Panda, a Border Collie sniffer dog, checks out samples at the Dogs Against Cancer and For Life Foundation in Hungary.
Panda, a Border Collie sniffer dog, checks out samples at the Dogs Against Cancer and For Life Foundation in Hungary. Barnabas Honeczy/AP
The evidence just keeps mounting that ordinary dogs can be trained to use their noses to detect various kinds of cancer with near-perfect accuracy — better than any standard test for the disease.
In the latest study, Japanese researchers report that an eight-year-old black Labrador was 97 percent accurate in nosing out colon cancer when she was asked to choose among watery stool samples doctors collected from 185 patients with and without cancer.
The dog was almost as good at spotting cancer in breath samples. And when the researchers put breath and stool samples from patients with breast, stomach and prostate cancers alongside those from healthy people, the dog got those right too.
This all suggests, the authors write, that "common scents may exist among various cancer types." Their study appears in the journal Gut, an affiliate of the British Medical Journal.
The dog's "scent judgment," as the study authors call it, was not affected by whether patients were smokers or not, and the dog wasn't confused by other conditions, like inflammation or infection.
Moreover, the dog was equally good at sniffing out samples from patients with early-stage cancers as with advanced malignancies.
And all the dog expected as compensation was the chance to play with a tennis ball. She signaled which sample smelled like cancer by sitting down in front of it. She didn't sit when she smelled a sample from a patient without cancer.
The whole thing sounds bizarre, but a growing number of studies indicates it's not a fluke — or a hoax. Scientists who do these studies generally have been careful to make sure the humans in the room with the dog didn't know which samples were cancerous. This helps avoid the Clever Hans problem — the horse that appeared to solve math problems but was really responding to subtle cues from its handler.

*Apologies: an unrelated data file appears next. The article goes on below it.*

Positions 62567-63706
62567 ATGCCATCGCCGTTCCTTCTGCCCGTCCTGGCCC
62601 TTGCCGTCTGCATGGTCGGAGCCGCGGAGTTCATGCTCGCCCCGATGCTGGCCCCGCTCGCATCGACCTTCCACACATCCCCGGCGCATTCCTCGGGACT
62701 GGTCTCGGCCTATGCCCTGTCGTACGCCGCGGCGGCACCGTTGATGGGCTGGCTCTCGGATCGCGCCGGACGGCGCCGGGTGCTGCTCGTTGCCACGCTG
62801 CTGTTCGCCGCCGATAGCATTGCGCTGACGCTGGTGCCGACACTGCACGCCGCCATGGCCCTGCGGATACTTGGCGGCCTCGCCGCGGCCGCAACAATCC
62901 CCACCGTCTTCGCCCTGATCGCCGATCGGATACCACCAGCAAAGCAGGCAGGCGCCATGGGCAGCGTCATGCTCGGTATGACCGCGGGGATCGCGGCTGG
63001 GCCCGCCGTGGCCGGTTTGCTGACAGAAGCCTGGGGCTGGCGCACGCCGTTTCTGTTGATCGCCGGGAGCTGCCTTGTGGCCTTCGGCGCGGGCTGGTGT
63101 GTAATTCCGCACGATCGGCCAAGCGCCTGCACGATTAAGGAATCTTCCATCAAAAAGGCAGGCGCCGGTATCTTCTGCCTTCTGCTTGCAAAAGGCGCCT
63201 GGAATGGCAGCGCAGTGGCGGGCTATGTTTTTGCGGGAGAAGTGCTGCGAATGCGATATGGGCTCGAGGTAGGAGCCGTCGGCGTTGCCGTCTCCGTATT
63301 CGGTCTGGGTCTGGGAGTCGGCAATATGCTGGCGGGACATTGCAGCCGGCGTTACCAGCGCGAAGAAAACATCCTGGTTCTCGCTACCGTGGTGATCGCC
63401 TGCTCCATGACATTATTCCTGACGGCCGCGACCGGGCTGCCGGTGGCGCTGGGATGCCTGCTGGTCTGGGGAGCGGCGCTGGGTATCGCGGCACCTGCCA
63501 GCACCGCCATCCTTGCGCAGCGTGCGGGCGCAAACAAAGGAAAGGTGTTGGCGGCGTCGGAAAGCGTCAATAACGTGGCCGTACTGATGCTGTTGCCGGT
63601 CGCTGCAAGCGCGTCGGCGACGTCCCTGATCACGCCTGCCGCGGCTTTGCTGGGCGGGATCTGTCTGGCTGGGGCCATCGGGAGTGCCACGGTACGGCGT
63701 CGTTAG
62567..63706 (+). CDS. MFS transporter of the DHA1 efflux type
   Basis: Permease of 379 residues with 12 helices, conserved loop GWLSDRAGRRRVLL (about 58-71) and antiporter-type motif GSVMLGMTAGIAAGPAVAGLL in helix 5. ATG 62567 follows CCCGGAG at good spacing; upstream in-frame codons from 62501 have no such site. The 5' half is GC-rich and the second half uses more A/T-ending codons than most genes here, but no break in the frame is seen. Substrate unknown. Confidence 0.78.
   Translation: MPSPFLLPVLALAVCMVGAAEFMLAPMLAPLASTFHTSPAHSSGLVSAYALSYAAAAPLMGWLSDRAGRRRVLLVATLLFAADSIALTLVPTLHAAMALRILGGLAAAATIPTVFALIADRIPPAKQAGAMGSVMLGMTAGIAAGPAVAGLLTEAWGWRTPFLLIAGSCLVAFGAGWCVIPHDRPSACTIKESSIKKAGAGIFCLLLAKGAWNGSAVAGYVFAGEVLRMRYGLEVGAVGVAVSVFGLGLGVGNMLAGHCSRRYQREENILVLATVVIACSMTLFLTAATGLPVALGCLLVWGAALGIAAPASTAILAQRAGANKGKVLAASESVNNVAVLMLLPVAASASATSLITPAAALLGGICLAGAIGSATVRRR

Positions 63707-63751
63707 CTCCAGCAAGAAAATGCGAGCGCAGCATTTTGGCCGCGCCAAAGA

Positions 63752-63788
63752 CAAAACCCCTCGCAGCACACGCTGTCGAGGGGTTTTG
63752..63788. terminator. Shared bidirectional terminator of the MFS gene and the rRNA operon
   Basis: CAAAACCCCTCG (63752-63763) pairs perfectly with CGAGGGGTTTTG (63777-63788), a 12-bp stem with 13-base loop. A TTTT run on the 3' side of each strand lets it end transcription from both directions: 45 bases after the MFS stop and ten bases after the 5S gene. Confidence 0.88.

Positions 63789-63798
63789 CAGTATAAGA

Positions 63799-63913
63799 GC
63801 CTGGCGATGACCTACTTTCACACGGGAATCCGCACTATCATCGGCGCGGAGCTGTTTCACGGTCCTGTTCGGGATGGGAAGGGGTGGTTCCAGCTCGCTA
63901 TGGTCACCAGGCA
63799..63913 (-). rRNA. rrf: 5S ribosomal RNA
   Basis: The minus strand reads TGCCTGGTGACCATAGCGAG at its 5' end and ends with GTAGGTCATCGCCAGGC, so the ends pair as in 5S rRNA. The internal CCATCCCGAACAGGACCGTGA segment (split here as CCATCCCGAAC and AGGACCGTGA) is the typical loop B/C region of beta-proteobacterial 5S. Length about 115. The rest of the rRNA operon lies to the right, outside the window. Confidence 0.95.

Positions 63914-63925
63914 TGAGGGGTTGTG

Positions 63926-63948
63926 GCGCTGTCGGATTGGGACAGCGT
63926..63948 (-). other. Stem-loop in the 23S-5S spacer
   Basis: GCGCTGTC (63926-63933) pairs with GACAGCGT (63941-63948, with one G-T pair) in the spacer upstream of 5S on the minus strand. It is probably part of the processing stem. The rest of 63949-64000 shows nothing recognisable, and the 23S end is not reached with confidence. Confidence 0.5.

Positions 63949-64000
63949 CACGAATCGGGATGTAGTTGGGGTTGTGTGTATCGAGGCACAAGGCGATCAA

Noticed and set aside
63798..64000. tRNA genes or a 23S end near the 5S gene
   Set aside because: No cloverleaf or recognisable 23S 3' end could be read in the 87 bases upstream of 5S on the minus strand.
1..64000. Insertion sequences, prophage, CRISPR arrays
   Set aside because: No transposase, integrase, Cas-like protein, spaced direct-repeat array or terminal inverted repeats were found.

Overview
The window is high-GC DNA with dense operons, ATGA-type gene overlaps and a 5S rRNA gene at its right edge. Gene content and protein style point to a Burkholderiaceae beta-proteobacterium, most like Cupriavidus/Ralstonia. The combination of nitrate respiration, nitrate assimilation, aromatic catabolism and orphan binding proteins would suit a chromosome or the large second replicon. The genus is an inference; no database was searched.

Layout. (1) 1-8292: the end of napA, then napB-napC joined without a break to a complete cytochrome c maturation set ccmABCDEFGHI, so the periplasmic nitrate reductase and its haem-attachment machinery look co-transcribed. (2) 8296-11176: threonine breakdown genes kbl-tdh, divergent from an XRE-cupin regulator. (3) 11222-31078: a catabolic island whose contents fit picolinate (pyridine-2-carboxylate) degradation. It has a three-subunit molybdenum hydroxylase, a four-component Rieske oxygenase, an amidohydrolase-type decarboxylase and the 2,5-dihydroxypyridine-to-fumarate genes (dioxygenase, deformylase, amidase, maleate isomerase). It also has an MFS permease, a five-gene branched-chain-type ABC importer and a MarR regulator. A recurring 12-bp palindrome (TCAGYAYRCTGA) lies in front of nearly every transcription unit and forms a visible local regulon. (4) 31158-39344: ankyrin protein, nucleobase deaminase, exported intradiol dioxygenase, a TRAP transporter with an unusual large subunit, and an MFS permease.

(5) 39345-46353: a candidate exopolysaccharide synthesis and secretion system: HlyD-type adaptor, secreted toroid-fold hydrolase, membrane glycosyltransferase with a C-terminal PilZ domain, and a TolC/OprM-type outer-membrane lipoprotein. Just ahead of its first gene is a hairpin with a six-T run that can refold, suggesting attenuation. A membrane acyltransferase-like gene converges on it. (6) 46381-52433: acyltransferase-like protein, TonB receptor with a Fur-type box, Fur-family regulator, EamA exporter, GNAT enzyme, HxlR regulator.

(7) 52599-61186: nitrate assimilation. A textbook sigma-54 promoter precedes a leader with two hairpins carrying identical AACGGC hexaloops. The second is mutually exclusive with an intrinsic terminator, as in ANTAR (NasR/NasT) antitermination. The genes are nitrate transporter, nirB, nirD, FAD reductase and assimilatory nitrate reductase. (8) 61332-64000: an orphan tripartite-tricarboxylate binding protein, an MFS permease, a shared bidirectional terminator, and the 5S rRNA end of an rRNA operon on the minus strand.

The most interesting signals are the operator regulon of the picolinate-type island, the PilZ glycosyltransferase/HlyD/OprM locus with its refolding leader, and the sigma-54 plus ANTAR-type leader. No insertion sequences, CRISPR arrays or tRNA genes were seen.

Scientists' interest in canines as cancer diagnosticians began a dozen years ago with a case report that a household pet appeared to sniff out its mistress's melanoma. Another woman claims her dog became obsessed with her right breast, leading to the discovery of a cancerous lump.
Over the past five years, credible, peer-reviewed studies have shown dogs — of various breeds and ages and after only a few weeks of training — can become whizzes at spotting cancer in breath, blood, urine and tissue samples from patients with lung and breast cancers, ovarian cancer and bladder cancer.
Where is this leading? Well, perhaps not to dogs working in the cancer clinic just yet. "It may be difficult to introduce canine scent judgment into clinical practice," the authors of the new Japanese paper concede. For one thing, it's not cheap to train the dogs, and their scent ability varies between different dogs and even within the same dog on different days. Those factors make it hard to standardize a canine-based diagnostic test.
The more intriguing question is: Just what are these dogs smelling?
Some scientists are trying to find out using chromatography and mass spectroscopy, which can detect trace amounts of chemicals in a sample. (A dog's nose can reportedly discriminate at the parts-per-trillion level.) They hope to one day build an electronic nose as good as a dog's.
The answer to what dogs are smelling could shake up more than cancer diagnosis. It would probably shed light on what cancer is and how best to attack it at the molecular level.